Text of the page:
Far-Left Values vis-à-vis Ukrainian Surrender

The question often arises about who is responsible for initiating and concluding the war. Some groups in the progressive Western left may not necessarily vocalize this viewpoint explicitly, but have a certain perspective on “peace through diplomacy,” which insinuates Ukraine’s surrender on Russia’s terms.

While far-left views are grounded in principles of voluntary exchange and nonviolent resistance, it may not be realistic to rely solely on these methods to stop Russia’s aggression in Ukraine. The situation involves complex political and territorial issues, and Russia’s actions may be driven by strategic interests beyond Ukraine. Moreover, the Ukrainian government may not be able to rely solely on theories of pacifism and redistribution of capital for its defense and may require the support of Western military and economic aid, as well as diplomatic efforts to reach a peaceful resolution.

It is also worth taking seriously the attention to the Ukraine conflict because of the risk of nuclear war, despite acknowledging issues with Ukraine’s democracy and presidency. That said, it’s important to continue the fight. At the start of the war, socialist author Taras Bilous joined the Territorial Defence Forces alongside anarchists from Ukraine, Belarus, and Russia, demonstrating that people want to fight for their country, despite the flaws in its democracy. It is also common argument that the conflict in Ukraine is merely another proxy war between the West and Russia, but this alone should not be used to label it as such as that sentiment could apply to practically all armed conflicts in the world, as more powerful allies take sides. Instead, it is important to focus on analyzing Ukraine’s reliance on the West and understanding the goals of both imperialist world powers. Leftists should support economic pressure on Russia, such as the imposition of tougher sanctions and embargoes on Russian oil and gas, to increase pressure on Putin to end the war. Western states share responsibility for the conflict, but radical leftists should criticize their willingness to bypass sanctions and lend economic support to Russia instead of criticizing the supply of weapons and humanitarian aid to Ukraine.

End the War, Deal with Imperialism Later

All in all, the claims that Ukraine is a Nazi state are more complex and nuanced than a simple label. While there are certainly issues with far-right and neo-Nazi elements within Ukraine, including the glorification of controversial figures associated with Nazi proxies and the presence of neo-Nazis within some volunteer battalions like Azov, the situation is not as clear-cut. It is also important to acknowledge that Putin may be using and even fueling these claims as propaganda to justify his military actions in Ukraine.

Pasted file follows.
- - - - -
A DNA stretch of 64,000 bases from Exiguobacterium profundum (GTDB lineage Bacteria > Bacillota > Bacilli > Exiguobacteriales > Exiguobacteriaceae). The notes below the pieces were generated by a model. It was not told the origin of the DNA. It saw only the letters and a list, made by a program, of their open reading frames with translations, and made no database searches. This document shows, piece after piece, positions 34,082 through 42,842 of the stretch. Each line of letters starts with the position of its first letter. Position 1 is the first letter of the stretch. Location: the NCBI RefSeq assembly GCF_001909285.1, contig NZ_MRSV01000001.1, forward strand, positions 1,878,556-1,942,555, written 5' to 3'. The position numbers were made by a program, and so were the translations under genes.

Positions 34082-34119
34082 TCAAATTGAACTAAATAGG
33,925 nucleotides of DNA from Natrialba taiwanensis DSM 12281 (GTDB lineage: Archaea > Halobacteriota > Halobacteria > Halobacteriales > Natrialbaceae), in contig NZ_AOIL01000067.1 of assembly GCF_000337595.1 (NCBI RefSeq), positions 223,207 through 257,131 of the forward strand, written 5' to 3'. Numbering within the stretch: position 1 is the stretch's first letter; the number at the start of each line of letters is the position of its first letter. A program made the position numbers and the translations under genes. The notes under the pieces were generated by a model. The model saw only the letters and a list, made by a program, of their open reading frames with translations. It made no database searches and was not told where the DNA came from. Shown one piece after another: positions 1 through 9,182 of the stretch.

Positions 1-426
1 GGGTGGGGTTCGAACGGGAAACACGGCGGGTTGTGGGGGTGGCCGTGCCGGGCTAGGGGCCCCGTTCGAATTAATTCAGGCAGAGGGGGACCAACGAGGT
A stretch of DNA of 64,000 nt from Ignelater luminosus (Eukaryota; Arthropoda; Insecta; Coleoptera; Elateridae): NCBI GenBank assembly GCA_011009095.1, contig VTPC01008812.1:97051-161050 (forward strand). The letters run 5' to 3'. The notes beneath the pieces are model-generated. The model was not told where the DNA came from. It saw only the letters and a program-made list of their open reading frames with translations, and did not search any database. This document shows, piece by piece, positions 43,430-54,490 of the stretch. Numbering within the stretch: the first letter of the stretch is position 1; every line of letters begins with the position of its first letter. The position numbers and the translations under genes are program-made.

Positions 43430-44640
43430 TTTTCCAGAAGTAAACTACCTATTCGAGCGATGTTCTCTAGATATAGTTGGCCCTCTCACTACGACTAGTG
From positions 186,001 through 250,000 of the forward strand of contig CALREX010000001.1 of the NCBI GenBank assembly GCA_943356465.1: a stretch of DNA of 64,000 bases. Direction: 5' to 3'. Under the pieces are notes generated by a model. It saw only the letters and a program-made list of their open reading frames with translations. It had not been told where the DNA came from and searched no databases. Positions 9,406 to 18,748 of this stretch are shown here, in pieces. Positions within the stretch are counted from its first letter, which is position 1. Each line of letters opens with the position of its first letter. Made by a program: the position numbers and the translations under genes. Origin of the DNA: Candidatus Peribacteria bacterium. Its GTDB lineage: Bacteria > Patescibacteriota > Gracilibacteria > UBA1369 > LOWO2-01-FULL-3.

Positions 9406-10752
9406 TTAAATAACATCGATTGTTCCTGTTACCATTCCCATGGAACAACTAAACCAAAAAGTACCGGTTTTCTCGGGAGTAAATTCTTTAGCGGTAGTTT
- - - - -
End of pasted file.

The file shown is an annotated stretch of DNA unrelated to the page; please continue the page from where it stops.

On the other hand, if the West were to stop supporting Ukraine in its defense against Russia, it could shift the power dynamics in the region and embolden further aggression by Russia, while undermining the principles of territorial integrity and sovereignty that form the basis of international law. The West’s credibility, trustworthiness, and commitment to its values, alliances, and international obligations would be called into question, potentially leading to strained relationships with other countries. The humanitarian crisis in the region could worsen with higher casualties and greater influence for Russia, exerting economic and military pressure on other former Soviet states in the region, such as Moldova, Lithuania, Latvia, and Estonia. The invasion of Ukraine has put Sweden and Finland on edge, pushing them to seek NATO membership in a move to deter Russia from expanding eastward. The implications of such decisions are complex and multifaceted, and will set of a chain reaction of a variety of factors that will be felt in Europe and the rest of the world for decades.

In the end, the situation in Ukraine is difficult. Claims regarding far-right and neo-Nazi elements present in Ukraine are founded, but such claims may also be used as propaganda by President Putin to justify his actions. While ending the war may be desirable, withdrawing support for Ukraine could have significant implications for the region and beyond. The West must balance its democratic interests with its commitment to values such as territorial integrity and sovereignty, while also considering the humanitarian consequences of its actions. The situation is multifaceted, and any decision must take into account a variety of factors and potential outcomes as the war in Ukraine enters its eighteenth month, with no reasonable end in sight.